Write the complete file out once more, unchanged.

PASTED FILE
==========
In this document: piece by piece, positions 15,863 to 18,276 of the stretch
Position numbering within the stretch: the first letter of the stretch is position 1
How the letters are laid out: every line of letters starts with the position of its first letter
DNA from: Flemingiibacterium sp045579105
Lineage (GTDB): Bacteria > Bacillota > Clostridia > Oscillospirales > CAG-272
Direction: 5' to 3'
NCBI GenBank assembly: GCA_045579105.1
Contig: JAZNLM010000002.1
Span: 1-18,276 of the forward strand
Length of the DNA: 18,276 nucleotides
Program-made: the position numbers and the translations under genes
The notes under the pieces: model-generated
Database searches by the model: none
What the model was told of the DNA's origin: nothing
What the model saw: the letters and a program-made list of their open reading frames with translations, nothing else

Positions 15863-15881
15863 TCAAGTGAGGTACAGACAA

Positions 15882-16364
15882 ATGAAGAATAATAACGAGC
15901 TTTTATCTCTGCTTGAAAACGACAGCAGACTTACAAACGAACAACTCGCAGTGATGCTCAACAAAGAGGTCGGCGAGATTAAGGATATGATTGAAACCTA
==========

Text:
In this document: piece by piece, positions 15,863 to 18,276 of the stretch
Position numbering within the stretch: the first letter of the stretch is position 1
How the letters are laid out: every line of letters starts with the position of its first letter
DNA from: Flemingiibacterium sp045579105
Lineage (GTDB): Bacteria > Bacillota > Clostridia > Oscillospirales > CAG-272
Direction: 5' to 3'
NCBI GenBank assembly: GCA_045579105.1
Contig: JAZNLM010000002.1
Span: 1-18,276 of the forward strand
Length of the DNA: 18,276 nucleotides
Program-made: the position numbers and the translations under genes
The notes under the pieces: model-generated
Database searches by the model: none
What the model was told of the DNA's origin: nothing
What the model saw: the letters and a program-made list of their open reading frames with translations, nothing else

Positions 15863-15881
15863 TCAAGTGAGGTACAGACAA

Positions 15882-16364
15882 ATGAAGAATAATAACGAGC
15901 TTTTATCTCTGCTTGAAAACGACAGCAGACTTACAAACGAACAACTCGCAGTGATGCTCAACAAAGAGGTCGGCGAGATTAAGGATATGATTGAAACCTA